Crossing Borders in European Gas Networks
10 Oct, 2009 04:36 pm
Demand for gas is on the rise in Europe, yet its indigenous production is in decline. The need for imports from remote sources will grow. At the same time, a pan-European market for natural gas is expected to develop, leading to new movements of gas in addition to the traditional direct flows from production facilities to consumers.
Liberalisation of the gas market has created its own dynamics and requirements for infrastructure. Also, the issue of security of supply has moved up on the policy agenda, stimulating diversification and new infrastructure. The accommodation of these developments requires that a significant expansion of the current EU 'interstate' natural gas transmission network should be made inthe coming decade.
Investments in transmission capacity, however, are slow to materialise and lack support from - and coordination between - regulators and transmission system operators (TSOs). In its 2008 Gas Market Outlook, the IEA concluded that "in marked contrast to North American pipeline investment, investments in internal connections and new supply projects in Europe continue to lag". The result is that it is hardly possible these days to close contracts for the following year's cross-border capacity anywhere in Europe.
There are many arguments in support of ensuring adequate capacity: insufficient transmission infrastructure in the EU hinders potential suppliers in competing for market share. It also frustrates investments in gas production and upstream transmission outside the EU, as well as in gas storages and LNG terminals within the EU. This, in turn, hampers the development of an integrated EU gas market and could negatively affect the ultimate goal of liberalisation, which has been to create an EU gas market with free trade and competition throughout the EU, to the benefit of the EU's citizens. Furthermore, security of supply could be jeopardised if such investments continue to be blocked or delayed.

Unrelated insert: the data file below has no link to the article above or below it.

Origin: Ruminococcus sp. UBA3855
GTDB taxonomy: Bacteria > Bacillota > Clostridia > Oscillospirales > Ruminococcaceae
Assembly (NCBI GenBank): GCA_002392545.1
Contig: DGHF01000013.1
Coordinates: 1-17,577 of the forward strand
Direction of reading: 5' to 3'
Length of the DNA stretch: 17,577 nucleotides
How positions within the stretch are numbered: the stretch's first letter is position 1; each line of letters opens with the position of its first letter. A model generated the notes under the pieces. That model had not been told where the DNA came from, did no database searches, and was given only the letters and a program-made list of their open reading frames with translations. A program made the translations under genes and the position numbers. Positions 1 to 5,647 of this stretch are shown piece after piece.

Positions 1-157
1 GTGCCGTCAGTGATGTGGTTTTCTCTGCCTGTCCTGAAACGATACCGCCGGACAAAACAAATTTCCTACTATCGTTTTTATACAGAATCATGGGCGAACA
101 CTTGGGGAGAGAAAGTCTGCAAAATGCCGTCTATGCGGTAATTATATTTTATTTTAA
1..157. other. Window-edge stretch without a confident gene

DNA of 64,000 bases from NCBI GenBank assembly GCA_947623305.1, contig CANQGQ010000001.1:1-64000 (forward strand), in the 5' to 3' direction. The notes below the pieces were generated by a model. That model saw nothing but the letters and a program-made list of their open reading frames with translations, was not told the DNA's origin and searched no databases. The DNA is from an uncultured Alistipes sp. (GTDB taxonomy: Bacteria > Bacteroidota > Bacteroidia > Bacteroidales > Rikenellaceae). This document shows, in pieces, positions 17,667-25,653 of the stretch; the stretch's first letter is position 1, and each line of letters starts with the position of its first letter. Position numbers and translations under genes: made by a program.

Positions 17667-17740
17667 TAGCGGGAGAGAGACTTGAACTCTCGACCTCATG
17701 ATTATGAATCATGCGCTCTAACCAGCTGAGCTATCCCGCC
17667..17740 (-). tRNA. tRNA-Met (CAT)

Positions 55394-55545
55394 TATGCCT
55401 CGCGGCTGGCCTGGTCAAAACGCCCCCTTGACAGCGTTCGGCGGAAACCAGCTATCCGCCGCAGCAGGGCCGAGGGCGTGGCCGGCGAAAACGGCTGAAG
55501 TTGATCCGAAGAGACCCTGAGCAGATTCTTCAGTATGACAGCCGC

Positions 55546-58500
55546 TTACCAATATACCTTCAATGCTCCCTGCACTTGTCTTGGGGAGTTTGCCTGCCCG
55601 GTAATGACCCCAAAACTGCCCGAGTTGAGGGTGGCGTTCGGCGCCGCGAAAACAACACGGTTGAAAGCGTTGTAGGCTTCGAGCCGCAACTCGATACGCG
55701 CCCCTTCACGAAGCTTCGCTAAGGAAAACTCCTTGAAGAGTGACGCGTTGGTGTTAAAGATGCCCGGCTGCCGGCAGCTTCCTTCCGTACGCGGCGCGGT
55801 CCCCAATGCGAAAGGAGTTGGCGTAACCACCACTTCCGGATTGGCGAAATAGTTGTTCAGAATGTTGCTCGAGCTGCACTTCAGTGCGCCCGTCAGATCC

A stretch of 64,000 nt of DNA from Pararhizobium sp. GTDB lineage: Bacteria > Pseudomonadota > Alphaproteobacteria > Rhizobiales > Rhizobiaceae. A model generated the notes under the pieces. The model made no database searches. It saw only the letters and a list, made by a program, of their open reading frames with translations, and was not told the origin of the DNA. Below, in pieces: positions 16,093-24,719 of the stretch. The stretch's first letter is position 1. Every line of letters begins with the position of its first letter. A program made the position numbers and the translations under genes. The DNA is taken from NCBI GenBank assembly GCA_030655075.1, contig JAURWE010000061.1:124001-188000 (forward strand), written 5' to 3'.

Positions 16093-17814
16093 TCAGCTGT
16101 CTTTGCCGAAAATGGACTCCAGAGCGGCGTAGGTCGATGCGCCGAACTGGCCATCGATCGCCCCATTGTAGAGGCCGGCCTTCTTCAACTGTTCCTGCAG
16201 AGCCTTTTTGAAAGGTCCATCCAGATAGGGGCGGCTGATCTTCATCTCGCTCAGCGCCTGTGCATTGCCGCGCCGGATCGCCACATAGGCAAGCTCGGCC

Adequacy of transmission capacity can be addressed from many different perspectives. The supplier, the trader, the student of Security of Supply and the proponent of an integrated European gas market each have their own views of transmission adequacy and system bottlenecks. Many cases for system expansion are made, to be funded either with national or community means. Often their economic rationale is based on contestable claims of wider benefits for the community.
In a recent study we addressed the main impediments to the development of the EU gas transmission network, notably its cross-border transit dimensions, within and around the EU. It also offers four recommendations for regulatory and coordination steps toward overcoming these problems: